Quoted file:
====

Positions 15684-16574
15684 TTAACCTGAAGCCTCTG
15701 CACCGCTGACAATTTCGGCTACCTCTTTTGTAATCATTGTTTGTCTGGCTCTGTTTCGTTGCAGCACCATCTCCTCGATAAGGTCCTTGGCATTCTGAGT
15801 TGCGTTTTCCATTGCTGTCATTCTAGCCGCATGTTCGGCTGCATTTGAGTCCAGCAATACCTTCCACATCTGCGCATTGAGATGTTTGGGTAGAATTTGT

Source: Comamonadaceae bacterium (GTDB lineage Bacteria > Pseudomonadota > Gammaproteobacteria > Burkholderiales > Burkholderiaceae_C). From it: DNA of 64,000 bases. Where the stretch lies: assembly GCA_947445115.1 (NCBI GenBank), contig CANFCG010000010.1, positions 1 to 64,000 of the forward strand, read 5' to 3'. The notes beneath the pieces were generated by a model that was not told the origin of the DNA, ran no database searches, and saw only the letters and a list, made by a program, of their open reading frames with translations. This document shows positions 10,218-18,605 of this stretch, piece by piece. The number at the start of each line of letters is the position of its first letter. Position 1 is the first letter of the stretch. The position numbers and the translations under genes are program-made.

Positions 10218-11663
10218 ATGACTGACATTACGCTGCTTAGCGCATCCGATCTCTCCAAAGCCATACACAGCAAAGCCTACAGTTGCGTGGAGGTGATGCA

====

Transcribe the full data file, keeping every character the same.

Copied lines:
Positions 15684-16574
15684 TTAACCTGAAGCCTCTG
15701 CACCGCTGACAATTTCGGCTACCTCTTTTGTAATCATTGTTTGTCTGGCTCTGTTTCGTTGCAGCACCATCTCCTCGATAAGGTCCTTGGCATTCTGAGT
15801 TGCGTTTTCCATTGCTGTCATTCTAGCCGCATGTTCGGCTGCATTTGAGTCCAGCAATACCTTCCACATCTGCGCATTGAGATGTTTGGGTAGAATTTGT

Source: Comamonadaceae bacterium (GTDB lineage Bacteria > Pseudomonadota > Gammaproteobacteria > Burkholderiales > Burkholderiaceae_C). From it: DNA of 64,000 bases. Where the stretch lies: assembly GCA_947445115.1 (NCBI GenBank), contig CANFCG010000010.1, positions 1 to 64,000 of the forward strand, read 5' to 3'. The notes beneath the pieces were generated by a model that was not told the origin of the DNA, ran no database searches, and saw only the letters and a list, made by a program, of their open reading frames with translations. This document shows positions 10,218-18,605 of this stretch, piece by piece. The number at the start of each line of letters is the position of its first letter. Position 1 is the first letter of the stretch. The position numbers and the translations under genes are program-made.

Positions 10218-11663
10218 ATGACTGACATTACGCTGCTTAGCGCATCCGATCTCTCCAAAGCCATACACAGCAAAGCCTACAGTTGCGTGGAGGTGATGCA